The context of this blog entry has to do with a comment that Pat Robertson made on his show, The 700 Club.
A viewer asked about his friend, who began seeing another woman after his wife developed Alzheimer's Disease: "He says that he should be allowed to see other people, because his wife as he knows her is gone. I’m not sure what to tell him. Please help."
The fact that the question was asked in the first place (especially to a religious leader) indicated that the caller felt guilty and that he is doing something wrong.
Robertson acknowledged that it was a difficult situation but then stated that "I know it sounds cruel, but if he’s going to do something, he should divorce her and start all over again, but to make sure she has custodial care and somebody looking after her.”
When someone asked about how this can be reconciled with marital vows, Robertson rationalized his response by saying that Alzheimer’s Disease is “a kind of death.”
The most difficult aspect of my job by far is having to tell a patients and their family members that the results of the evaluation indicate the presence of Alzheimer’s disease. It is extremely difficult because there is no cure, the disease course is slow and progressive, and it involves profound memory loss. The disease will take its toll on the patient, spouse, friends, and family. However, these patients need strong emotional and physical support from these individuals because these are the people who love and care about them the most. The reference to “custodial care” is a fancy way of saying that someone else will take the primary responsibility of caring for the patient, typically in a nursing home.
To be sure, not every spouse or family member can care for a patient with significant medical needs by themselves. It is indeed a difficult job, physically, cognitively, and emotionally. Many people need help taking on this care-taking role but at a certain point, the demands can become too great and the best decision for the patient and the spouse is for the patient to be cared for in a quality nursing home. However, this does not mean that the spouse divorces the patient and abandons them. Over my years of working in various inpatient services, I have seen family members who are regularly present by their loved one to provide the support they need. In any medical facility, it makes a world of difference having family and friends present who can advocate on your behalf to make sure the best possible care is received. In some medical facilities, when staff see that the patient has been abandoned by the family, it can unfortunately need to a detachment in treating the needs of the patient by some, most, or all of the staff.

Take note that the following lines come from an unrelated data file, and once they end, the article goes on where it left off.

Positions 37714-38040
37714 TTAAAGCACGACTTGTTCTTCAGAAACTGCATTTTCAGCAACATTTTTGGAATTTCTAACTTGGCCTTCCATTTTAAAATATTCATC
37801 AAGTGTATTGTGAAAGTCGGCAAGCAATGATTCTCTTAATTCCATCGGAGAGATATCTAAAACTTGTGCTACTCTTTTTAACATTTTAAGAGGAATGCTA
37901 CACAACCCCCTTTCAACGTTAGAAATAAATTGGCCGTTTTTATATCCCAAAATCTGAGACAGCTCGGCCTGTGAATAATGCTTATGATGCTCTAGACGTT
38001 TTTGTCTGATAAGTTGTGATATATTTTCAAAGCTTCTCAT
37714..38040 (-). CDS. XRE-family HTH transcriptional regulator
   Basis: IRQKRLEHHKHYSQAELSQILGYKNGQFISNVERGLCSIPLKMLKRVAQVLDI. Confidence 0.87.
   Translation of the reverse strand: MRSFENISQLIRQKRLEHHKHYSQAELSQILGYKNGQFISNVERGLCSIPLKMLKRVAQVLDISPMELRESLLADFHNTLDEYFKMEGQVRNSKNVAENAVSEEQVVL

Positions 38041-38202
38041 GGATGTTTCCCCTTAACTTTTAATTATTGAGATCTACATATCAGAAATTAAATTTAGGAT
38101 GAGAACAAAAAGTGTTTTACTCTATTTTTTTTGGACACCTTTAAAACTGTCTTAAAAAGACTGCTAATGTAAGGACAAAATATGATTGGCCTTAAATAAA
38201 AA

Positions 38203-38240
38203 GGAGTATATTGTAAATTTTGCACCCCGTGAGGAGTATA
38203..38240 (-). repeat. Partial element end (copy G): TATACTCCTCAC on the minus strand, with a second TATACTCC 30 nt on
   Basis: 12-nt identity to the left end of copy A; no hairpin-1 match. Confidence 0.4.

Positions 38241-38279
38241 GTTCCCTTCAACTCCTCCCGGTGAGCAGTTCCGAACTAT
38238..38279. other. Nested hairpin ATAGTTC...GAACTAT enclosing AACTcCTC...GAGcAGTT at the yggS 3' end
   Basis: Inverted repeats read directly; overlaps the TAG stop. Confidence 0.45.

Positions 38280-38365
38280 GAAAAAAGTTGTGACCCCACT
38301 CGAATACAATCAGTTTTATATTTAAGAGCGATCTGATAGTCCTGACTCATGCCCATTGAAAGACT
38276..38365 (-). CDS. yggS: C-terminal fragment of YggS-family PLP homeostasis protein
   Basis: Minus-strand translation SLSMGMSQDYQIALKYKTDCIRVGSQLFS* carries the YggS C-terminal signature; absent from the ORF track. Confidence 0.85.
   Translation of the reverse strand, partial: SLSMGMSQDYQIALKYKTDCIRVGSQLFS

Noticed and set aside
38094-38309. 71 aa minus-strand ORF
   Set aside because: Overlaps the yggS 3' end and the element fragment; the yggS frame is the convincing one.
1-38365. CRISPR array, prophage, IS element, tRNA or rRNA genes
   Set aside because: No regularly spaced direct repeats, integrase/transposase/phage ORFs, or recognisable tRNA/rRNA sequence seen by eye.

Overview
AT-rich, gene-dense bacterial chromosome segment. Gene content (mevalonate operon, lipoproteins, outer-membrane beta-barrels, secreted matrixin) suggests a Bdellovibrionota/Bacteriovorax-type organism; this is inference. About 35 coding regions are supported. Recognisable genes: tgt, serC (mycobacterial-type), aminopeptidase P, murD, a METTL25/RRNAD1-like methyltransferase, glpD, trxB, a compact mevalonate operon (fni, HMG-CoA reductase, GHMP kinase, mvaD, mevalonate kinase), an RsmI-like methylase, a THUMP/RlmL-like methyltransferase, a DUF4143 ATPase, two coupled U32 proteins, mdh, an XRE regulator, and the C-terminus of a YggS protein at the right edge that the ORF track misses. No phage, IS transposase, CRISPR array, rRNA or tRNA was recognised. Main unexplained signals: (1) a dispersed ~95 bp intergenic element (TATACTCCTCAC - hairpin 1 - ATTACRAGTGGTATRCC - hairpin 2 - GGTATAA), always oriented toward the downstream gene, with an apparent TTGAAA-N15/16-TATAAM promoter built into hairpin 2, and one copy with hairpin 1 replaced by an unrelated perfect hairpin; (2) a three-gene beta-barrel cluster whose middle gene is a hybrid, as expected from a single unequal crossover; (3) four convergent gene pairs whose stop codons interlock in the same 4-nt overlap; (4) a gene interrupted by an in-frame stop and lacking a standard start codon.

Another problem with Robertson’s comment is that is can easily be applied to patients who are in the end stages of other terminal diseases, such as cancer, Lou Gehrig’s disease, or Huntington’s disease. People with terminal medical conditions are nowhere near the persons they once were when the physical ravages of the condition or disease have set in. Beyond physical impairments, significant changes in thinking skills, emotional functioning, and behavioral functioning often co-occur. Would Robertson suggest abandoning these patients too?
Anyone who has personal and/or professional experience that involves the impending death of a family member, friend, or patient, can attest to the importance of family support. Whether it is talking to provide cognitive stimulation and emotional support, putting on the radio or television, bringing in a favorite snack, making the bed more comfortable, helping with grooming and hygiene, making sure the proper medications are being given, or making sure the doctor is aware of new medical problems, these are just a few of the things that a spouse or family member can do that benefit the patient. Although some facilities provide excellent custodial care, no one will look after the patient better than a concerned, motivated, and loving family member.
Robertson’s comments can probably also be applied to patients who do not have a terminal disease but instead have a condition or disease that causes severe impairments in physical, cognitive, emotional, and/or behavioral functioning. Some examples are severe traumatic brain injury, stroke, and Parkinson’s disease. Would Robertson see the severe impairments be seen as “a kind of death” and if so, would be advocate abandoning these people?
As someone who witnessed my grandmother suffer from the debilitating effects of a stroke, I can attest that she was a completely different person. She had transformed from a the stereotypical short, pleasantly plump Italian grandmother who loved to talk with you, to an emaciated and aphasic (speech impaired) woman who seemed to have aged by 20 years. She could no longer dance to Perry Como songs at Christmas time or prepare baseball-sized meatballs in the kitchen as she was now bedridden and paralyzed on one side of her body. Gone were the nice welcoming kisses, hugs, and cute little phrases as they were replaced by confusion, bewilderment, and occasional obscenity use.
Although some may see this as “a kind of death” my father frequently took us to see her when I was a child because it was the right thing to do, even though it was difficult. When we were there, all of the support mentioned above was provided. But since Robertson focused on spouses, it is important to point out that her husband remained at her side for years until she passed away, despite only marrying her a few months before the stroke. She usually did not remember him and often referred to him by other names. Nevertheless, the thought of abandoning her and withdrawing support would simple never have occurred to him. Each day, this nice little old man, braved the New York City subway system and city crowds, despite all of his own medical problems – just so he could be there for his lady.